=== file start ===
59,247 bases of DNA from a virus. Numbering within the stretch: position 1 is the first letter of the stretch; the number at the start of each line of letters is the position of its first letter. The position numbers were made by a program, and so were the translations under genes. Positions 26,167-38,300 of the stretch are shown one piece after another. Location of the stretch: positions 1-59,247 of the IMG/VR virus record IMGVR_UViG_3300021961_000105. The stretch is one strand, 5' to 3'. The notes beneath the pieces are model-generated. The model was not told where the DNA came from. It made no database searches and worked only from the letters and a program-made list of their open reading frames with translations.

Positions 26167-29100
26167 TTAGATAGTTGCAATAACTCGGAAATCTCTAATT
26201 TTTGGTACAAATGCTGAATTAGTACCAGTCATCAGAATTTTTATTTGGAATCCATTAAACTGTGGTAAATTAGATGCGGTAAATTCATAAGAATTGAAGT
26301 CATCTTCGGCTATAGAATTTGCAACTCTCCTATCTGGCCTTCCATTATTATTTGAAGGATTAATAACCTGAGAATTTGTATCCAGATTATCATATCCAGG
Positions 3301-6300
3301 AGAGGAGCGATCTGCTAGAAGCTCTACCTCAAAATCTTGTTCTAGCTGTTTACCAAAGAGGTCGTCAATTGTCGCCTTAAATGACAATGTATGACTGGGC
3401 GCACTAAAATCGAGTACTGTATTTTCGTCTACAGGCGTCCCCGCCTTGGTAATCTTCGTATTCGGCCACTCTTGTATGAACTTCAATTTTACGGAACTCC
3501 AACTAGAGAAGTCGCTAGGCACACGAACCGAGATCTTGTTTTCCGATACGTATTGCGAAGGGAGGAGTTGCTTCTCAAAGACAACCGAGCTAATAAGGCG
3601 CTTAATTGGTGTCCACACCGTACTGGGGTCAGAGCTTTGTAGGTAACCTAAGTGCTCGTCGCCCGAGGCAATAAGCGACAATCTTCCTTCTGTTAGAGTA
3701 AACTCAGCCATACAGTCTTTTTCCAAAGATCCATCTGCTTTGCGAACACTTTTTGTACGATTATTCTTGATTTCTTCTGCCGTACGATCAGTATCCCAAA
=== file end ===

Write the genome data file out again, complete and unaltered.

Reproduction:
59,247 bases of DNA from a virus. Numbering within the stretch: position 1 is the first letter of the stretch; the number at the start of each line of letters is the position of its first letter. The position numbers were made by a program, and so were the translations under genes. Positions 26,167-38,300 of the stretch are shown one piece after another. Location of the stretch: positions 1-59,247 of the IMG/VR virus record IMGVR_UViG_3300021961_000105. The stretch is one strand, 5' to 3'. The notes beneath the pieces are model-generated. The model was not told where the DNA came from. It made no database searches and worked only from the letters and a program-made list of their open reading frames with translations.

Positions 26167-29100
26167 TTAGATAGTTGCAATAACTCGGAAATCTCTAATT
26201 TTTGGTACAAATGCTGAATTAGTACCAGTCATCAGAATTTTTATTTGGAATCCATTAAACTGTGGTAAATTAGATGCGGTAAATTCATAAGAATTGAAGT
26301 CATCTTCGGCTATAGAATTTGCAACTCTCCTATCTGGCCTTCCATTATTATTTGAAGGATTAATAACCTGAGAATTTGTATCCAGATTATCATATCCAGG
Positions 3301-6300
3301 AGAGGAGCGATCTGCTAGAAGCTCTACCTCAAAATCTTGTTCTAGCTGTTTACCAAAGAGGTCGTCAATTGTCGCCTTAAATGACAATGTATGACTGGGC
3401 GCACTAAAATCGAGTACTGTATTTTCGTCTACAGGCGTCCCCGCCTTGGTAATCTTCGTATTCGGCCACTCTTGTATGAACTTCAATTTTACGGAACTCC
3501 AACTAGAGAAGTCGCTAGGCACACGAACCGAGATCTTGTTTTCCGATACGTATTGCGAAGGGAGGAGTTGCTTCTCAAAGACAACCGAGCTAATAAGGCG
3601 CTTAATTGGTGTCCACACCGTACTGGGGTCAGAGCTTTGTAGGTAACCTAAGTGCTCGTCGCCCGAGGCAATAAGCGACAATCTTCCTTCTGTTAGAGTA
3701 AACTCAGCCATACAGTCTTTTTCCAAAGATCCATCTGCTTTGCGAACACTTTTTGTACGATTATTCTTGATTTCTTCTGCCGTACGATCAGTATCCCAAA